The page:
Good Samuel Huntington: First President Of The United States In Congress Assembled Argumentative Essay Example
Type of paper: Argumentative Essay
Topic: President, Politics, United States, Government, Congress, Nation, Countries, Assembly
Samuel Huntington was a true patriot and a Founding Father of the American Revolution. He signed the Declaration of Independence, served as a delegate to the Continental Congress and served as President of the Continental Congress from 1779 to 1781. Huntington was president of the Continental Congress in 1781 when the Articles of Confederation were ratified, which created a confederation of sovereign states. Some historians have argued that Huntington was the first president of the United States (Burgeson). However, this is not technically correct. He was the president of the United States in Congress Assembled, which was the formal name of the Congress of the Confederation. Therefore, he was president of the governmental body that was made up of representatives of the sovereign colonies. The United States as we know it, a republic with a strong federal government and an executive branch, did not exist at the time. It was the birth of a new nation, but it was a confederation, and not a republic. Samuel Huntington was the president of an administrative and governmental body that that existed before the United States Constitutions was ratified. There was no President of the United States under the Articles of Confederation. Therefore, Samuel Huntington should not be considered the first President of the United States.
Those who support the idea that Huntington was the first U.S. president point to him being president of the first U.S. nation, which was “united, could forge treaties with foreign nations, wage war and carry out all of the functions of a nation” (Burgeson). In fact, when George Washington would write letters to Huntington, he would address them to “Mr. President” (Burgeson). However, Washington was only referring to Huntington’s position as President of the Congress of the Confederation. He was, at the very least, the president of a new country, that was the precursor to the United States. There were sixteen presidents of the United States in Congress Assembled who governed an assembly that ran the confederacy, waged wars, and maintained unity between the sovereign states.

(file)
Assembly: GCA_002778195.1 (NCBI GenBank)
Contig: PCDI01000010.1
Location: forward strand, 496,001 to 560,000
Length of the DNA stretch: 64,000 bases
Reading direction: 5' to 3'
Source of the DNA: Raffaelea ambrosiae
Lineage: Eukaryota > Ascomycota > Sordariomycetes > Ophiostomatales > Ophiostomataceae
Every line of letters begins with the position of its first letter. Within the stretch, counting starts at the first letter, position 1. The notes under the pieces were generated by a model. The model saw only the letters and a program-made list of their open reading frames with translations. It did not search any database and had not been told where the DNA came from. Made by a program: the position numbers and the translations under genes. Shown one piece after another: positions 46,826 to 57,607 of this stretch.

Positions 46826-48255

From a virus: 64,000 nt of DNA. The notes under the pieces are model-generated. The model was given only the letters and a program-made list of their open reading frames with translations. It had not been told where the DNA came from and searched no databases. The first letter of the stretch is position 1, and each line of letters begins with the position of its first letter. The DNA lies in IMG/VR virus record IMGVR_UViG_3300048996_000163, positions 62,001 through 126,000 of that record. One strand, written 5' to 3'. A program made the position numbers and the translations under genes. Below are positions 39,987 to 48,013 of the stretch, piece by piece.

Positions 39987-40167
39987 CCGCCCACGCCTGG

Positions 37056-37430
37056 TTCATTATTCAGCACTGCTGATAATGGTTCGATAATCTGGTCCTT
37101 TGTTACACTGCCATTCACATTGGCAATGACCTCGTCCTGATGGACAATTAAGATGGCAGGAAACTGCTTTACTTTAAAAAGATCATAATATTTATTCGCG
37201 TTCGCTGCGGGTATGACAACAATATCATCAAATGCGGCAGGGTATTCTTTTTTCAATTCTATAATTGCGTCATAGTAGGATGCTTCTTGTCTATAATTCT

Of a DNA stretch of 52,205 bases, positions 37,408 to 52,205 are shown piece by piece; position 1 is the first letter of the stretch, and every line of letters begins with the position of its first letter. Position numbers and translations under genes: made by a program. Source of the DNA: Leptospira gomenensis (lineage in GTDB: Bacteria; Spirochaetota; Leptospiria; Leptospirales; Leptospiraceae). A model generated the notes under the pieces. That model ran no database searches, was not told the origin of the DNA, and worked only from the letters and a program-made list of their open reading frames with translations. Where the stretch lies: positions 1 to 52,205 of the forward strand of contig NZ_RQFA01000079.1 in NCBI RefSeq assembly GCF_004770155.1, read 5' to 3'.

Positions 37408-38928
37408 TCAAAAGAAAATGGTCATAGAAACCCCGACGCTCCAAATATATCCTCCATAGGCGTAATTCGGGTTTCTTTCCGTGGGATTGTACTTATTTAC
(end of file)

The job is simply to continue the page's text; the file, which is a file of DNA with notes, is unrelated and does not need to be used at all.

However, the fact that the confederacy at this time was made of sovereign states indicates that Huntington was a president of a Congressional assembly and not the first president of the United States. He led the assembly comprised of all the leaders of the different states. To be specific, the U.S. was a confederacy until 1787. A confederacy is voluntary and made up of sovereign governmental entities. A modern example of a confederation is the United Nations. The UN does not have power over member countries. Likewise, Huntington did not have power over the states that made up the U.S. confederation. In a federal government, such as the U.S. today, the central authority is the federal government, which has central authority. Therefore, there was no “president” of the United States. In 1787, during the first Constitution Convention the idea of a republic emerged, and delegates designed the presidency. George Washington was allowed to “design” some aspects of the presidency (“The Presidents House 6). Huntington had very few powers compared to Washington. Their positions were not similar. Huntington was involved in the drafting of the Constitution and was involved in created the republic with its centralized authority. Like other delegates of the Congress of the Confederacy, he realized the Articles of Confederation were too weak, and the U.S. needed a stronger federal government to tax, wage war and practice diplomatic negotiations with other countries. Huntington had no real power and his position was not what a person today would consider president of a nation. He was the president of an assembly.
Finally, many of the proponents that argue that Huntington was the first U.S. president are not serious historians, but “civic groups” and town officials in Scotland Connecticut in the area where Huntington was born. Many of them feel he is a forgotten Founding Father and deserves more historical attention. By using semantics, they argue that he was the first president of what is now the United States geographically. Technically, they may have something resembling an argument, but it falls apart under logical analysis and a closer examination of the history surrounding the years leading up to the Constitutional Convention. Huntington is an important figure in American history, and it is important to recognize what he did for our country, instead of focusing on clever semantics or misapplying titles. Samuel Huntington was the first President of the United States in Congress Assembled, not first President of the United States. Historically, these are two very different titles.
Burgeson, John. "The Case for Samuel Huntington: State Patriot Overlooked as First President?" Stamford Advocate. N.p., n.d. Web. 18 Feb. 2015.
Stanley, Bill. "Samuel Huntington." The Forgotten Founders. N.p., n.d. Web. 18 Feb.
"The Presidents House." The President's House: Freedom and Slavery in the Making of a New Nation. NPA.GOV, n.d. Web.